Where I Go: The Playground That Helped Make Prague Feel Like Home

On the Plastic Benches of Výtoň’s Park, I Watched Our Sons Play and Let My Imagination Roam

Neighborhood parks are crucial sites of creativity and socialization for children. But they are important for adults, too, historian Chad Bryant writes. Courtesy of Richard Tanton/Flickr (CC BY-NC 2.0).

In 2013, my wife and I rented an apartment in Výtoň, a classic urban neighborhood south of the tourist-packed city center of Prague. This wasn’t my first move to the capital of the Czech Republic. As a historian, I had been coming to Prague for short spells each summer for 10 years running. But, eager to explore, I always chose a different neighborhood to live in. My only fixed points were friends’ homes, a few locally admired pubs, and the archives that justified these trips to one of the world’s most beautiful cities.

Our Výtoň apartment was just a block from the banks of the Vltava River, where a farmer’s market appeared each Saturday morning. Locals promenaded along the quay in the evenings. The best gelato in town was steps away, as was a reliable grocery store and hip café. Up the hill was Vyšehrad, the city’s original fortifications-turned-massive park, which boasted panoramic views of the city.  The neighborhood was a new adventure for me, as was this particular trip to Prague: it was my wife’s and my first time seeing the city from a parent’s-eye view. Before having a family, I had enjoyed the refreshing lonesomeness of being a foreigner. But now, we were seeking to help our kids feel at home as they navigated a different language and culture. Before long, it was Výtoň’s neighborhood playground that transformed the city into a home for all of us.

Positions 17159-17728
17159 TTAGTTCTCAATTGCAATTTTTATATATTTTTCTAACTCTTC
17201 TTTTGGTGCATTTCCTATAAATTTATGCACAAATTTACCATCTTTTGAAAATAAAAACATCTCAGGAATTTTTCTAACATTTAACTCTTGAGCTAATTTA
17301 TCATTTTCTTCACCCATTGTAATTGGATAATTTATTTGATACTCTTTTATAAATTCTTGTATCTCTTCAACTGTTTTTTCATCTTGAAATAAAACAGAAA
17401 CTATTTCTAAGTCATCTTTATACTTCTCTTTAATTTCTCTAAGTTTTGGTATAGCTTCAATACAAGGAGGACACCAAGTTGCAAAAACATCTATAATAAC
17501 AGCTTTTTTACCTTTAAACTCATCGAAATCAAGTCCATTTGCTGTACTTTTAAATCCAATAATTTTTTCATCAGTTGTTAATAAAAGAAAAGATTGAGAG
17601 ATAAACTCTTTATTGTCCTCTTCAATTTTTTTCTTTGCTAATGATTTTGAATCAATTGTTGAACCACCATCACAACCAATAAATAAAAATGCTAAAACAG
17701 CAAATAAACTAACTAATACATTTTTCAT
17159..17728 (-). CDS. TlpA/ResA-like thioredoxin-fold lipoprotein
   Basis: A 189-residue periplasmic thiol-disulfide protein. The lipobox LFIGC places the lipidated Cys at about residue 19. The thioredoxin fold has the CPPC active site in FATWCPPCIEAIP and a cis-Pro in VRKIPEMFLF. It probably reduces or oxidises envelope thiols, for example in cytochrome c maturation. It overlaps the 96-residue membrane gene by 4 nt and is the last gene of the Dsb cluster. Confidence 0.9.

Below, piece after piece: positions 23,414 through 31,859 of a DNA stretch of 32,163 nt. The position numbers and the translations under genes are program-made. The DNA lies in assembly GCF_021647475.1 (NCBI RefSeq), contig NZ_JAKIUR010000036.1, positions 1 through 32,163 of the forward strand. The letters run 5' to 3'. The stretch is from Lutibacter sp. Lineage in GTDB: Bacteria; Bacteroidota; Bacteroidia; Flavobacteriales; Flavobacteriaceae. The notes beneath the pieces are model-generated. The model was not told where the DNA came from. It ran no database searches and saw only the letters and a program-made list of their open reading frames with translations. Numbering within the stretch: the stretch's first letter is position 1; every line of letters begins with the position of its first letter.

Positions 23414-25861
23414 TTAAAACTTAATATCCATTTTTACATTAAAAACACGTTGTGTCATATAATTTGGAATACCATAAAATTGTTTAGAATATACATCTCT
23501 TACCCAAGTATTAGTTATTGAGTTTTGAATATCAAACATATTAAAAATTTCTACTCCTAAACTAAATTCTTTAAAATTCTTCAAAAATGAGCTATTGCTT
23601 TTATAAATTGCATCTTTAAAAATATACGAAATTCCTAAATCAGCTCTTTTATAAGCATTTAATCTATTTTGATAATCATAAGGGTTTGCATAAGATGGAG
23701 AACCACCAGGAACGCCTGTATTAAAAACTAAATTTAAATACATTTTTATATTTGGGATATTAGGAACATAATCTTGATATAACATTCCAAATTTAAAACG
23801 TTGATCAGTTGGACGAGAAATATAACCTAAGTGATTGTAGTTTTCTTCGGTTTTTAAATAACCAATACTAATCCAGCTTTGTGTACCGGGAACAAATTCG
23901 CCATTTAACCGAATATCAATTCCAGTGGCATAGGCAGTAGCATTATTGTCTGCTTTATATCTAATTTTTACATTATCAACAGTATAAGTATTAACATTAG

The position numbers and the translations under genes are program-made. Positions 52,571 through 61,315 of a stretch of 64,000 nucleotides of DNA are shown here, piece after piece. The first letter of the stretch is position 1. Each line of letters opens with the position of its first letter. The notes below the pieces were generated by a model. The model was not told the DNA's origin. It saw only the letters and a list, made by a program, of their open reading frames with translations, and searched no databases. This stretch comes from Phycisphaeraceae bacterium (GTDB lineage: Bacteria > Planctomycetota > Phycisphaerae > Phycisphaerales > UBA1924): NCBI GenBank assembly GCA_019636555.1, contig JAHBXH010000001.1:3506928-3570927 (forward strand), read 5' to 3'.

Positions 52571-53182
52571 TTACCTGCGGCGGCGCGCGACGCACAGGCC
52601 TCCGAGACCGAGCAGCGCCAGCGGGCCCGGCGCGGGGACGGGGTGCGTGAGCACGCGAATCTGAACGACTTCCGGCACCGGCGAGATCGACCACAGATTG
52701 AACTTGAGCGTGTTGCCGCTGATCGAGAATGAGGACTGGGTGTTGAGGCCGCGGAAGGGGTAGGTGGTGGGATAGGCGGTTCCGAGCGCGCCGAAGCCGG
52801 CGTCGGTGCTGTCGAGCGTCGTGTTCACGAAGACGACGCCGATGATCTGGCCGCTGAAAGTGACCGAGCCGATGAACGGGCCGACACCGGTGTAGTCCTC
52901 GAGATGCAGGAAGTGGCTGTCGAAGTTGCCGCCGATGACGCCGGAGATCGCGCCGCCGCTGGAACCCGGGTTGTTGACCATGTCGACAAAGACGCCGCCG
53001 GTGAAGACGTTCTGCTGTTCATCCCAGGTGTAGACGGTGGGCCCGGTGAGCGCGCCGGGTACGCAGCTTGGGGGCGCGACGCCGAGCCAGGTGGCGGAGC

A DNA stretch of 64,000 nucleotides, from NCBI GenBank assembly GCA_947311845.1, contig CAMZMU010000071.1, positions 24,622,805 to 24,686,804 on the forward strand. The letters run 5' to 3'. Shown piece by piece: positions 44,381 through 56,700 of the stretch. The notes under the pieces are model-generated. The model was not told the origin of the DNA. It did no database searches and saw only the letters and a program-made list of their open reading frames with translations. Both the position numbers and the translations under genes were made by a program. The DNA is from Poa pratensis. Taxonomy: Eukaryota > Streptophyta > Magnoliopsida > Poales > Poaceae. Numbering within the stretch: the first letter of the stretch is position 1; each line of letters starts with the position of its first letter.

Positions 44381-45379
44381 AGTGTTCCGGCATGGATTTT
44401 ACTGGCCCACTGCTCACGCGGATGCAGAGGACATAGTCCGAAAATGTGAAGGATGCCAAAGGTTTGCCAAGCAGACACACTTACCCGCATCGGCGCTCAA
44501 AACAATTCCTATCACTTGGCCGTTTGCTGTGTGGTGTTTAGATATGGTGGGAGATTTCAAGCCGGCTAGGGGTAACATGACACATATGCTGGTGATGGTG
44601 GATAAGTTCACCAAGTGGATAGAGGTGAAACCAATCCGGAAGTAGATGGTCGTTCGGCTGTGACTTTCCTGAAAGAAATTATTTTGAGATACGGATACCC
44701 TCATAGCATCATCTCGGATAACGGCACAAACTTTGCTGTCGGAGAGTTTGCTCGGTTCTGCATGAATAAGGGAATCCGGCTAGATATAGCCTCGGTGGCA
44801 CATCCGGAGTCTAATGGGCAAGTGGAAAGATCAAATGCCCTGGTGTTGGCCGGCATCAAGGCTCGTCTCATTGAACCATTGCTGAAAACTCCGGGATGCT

Kids at Výtoň’s playground. Photo by Milada Anna Vachudova.

Filling half a city block, Výtoň’s playground had soft rubber flooring, a variety of color schemes, and a respectable sand pit. There was a large, spinnable ring whose purpose eluded nearly everyone. Run on it, like a treadmill, and then, inevitably, crash to the ground? Sit and let centrifugal forces fling you off? Knobby, oddly twisted climbing equipment complimented modernist-inspired see-saws and swings. Across the street, the occasional passenger train eased itself along an elevated railroad track. The sight never failed to excite my boys, then 5 and 3, who shouted giddily in Czech: Vlak! Vlak! (Train! Train!)

Playgrounds first emerged in the late 19th century, as part of a progressive effort to provide children in poorer neighborhoods with a dignified place to play. Other proponents argued that playgrounds kept kids out of trouble, providing a safe space from the evils and temptations of the big city. The precursors to the modern playground consisted solely of large sand pits where younger children sat and played with toys. By the turn of the century, swings and parallel bars, as well as space to sew or play games like baseball, were added in order to attract older kids to what became known as a “playground.”

It was Výtoň’s neighborhood playground that transformed the city into a home for all of us.